Education Technology

Summer of STEM: Disappearing Cups

Posted 07/09/2018 by Erick Archer

How do you make a foam polystyrene cup disappear? Put it in an organic solvent such as acetone!

Important note: Doing the project in a well ventilated space and using gloves are smart ways to avoid unnecessary exposure to acetone. Only use enough acetone to cause the cup to dissolve. Follow your school’s chemical safety guidelines at all times when using this or any chemical available to the school’s science department.

What you’ll need:
  • Foam polystyrene cup(cups or packaging material)
  • Container (pie plate, large bowl or bucket).
  • Acetone
  • Gloves and goggles
What to do:
  • Pour the acetone into the container to about ½” depth.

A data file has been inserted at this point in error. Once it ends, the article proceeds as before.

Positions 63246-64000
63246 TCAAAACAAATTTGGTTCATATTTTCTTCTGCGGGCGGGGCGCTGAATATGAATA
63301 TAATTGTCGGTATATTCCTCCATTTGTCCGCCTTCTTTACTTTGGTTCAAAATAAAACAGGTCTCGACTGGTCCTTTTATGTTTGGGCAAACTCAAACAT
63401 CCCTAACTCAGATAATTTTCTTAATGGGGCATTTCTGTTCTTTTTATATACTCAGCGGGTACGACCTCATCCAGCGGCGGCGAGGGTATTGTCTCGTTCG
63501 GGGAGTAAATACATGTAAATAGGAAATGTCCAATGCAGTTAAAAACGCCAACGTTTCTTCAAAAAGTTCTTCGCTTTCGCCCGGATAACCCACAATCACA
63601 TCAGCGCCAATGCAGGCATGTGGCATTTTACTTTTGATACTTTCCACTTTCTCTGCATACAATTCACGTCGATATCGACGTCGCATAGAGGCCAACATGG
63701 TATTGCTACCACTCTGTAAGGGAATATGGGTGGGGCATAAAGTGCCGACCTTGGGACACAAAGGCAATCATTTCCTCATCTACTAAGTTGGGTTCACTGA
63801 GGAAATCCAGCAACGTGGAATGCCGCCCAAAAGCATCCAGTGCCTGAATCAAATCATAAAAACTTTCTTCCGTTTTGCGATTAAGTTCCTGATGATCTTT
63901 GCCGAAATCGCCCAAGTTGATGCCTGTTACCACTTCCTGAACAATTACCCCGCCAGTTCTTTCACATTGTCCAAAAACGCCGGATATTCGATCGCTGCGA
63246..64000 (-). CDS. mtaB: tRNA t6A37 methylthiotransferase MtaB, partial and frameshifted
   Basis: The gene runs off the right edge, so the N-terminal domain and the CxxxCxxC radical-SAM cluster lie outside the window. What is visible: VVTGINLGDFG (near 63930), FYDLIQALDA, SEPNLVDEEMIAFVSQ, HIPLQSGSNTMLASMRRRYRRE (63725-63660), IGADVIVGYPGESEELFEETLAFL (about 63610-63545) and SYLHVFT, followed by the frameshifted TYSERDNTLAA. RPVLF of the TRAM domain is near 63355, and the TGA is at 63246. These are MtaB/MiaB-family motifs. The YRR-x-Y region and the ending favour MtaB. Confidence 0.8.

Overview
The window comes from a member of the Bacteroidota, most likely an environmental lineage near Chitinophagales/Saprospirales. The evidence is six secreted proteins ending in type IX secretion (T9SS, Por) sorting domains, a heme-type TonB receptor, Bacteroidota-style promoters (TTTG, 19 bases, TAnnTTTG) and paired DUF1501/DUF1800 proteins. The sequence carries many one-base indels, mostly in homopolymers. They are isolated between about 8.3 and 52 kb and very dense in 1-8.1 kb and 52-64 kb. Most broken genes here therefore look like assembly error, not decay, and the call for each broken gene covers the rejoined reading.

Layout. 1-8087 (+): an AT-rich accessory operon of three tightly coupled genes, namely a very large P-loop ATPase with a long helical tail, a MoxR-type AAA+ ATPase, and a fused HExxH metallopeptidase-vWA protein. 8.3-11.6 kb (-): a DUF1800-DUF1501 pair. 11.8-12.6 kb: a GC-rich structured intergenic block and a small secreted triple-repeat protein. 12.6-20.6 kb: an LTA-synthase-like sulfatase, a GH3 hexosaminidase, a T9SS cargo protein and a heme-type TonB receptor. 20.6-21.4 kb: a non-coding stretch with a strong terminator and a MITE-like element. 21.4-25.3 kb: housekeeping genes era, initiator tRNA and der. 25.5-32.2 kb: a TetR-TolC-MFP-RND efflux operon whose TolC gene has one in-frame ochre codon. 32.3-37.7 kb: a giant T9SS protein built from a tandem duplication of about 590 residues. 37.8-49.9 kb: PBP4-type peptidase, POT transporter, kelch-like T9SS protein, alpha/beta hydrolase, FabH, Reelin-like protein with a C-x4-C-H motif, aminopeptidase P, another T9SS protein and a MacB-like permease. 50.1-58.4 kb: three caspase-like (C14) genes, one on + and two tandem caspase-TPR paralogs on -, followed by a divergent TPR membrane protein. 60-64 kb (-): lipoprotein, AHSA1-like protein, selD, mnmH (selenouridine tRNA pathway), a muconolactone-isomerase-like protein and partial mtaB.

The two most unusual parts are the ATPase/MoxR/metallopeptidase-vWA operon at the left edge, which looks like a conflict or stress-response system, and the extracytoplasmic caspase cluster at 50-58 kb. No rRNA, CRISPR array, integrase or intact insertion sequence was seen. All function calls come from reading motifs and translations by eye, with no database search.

• With gloves on, add the cup to the liquid while applying a little downward pressure.
  • Notice the polystyrene is dissolving into the acetone.
How it works:
  • Polystyrene is made up of monomers of styrene, an organic compound (C6H5CH=CH2).
  • When polystyrene is being produced it exists in a liquid state (like a gooey, thick liquid).
  • As polystyrene is produced, air is injected into the mixture creating small balls that are pressed together to form shapes like cups and the packing peanuts you use to keep your items safe in shipment.
  • When polystyrene is added to acetone (an organic solvent), the chains between styrene molecules are broken – dissolving them and releasing the air that is trapped inside.
  • You may notice that the polystyrene actually forms a solid structure in the acetone since the air has been released; the styrene re-bonds to make a hard dense plastic. Polystyrene without air can be used to make plastic forks, spoons and knives!

Below, see a video of this experiment and others in action: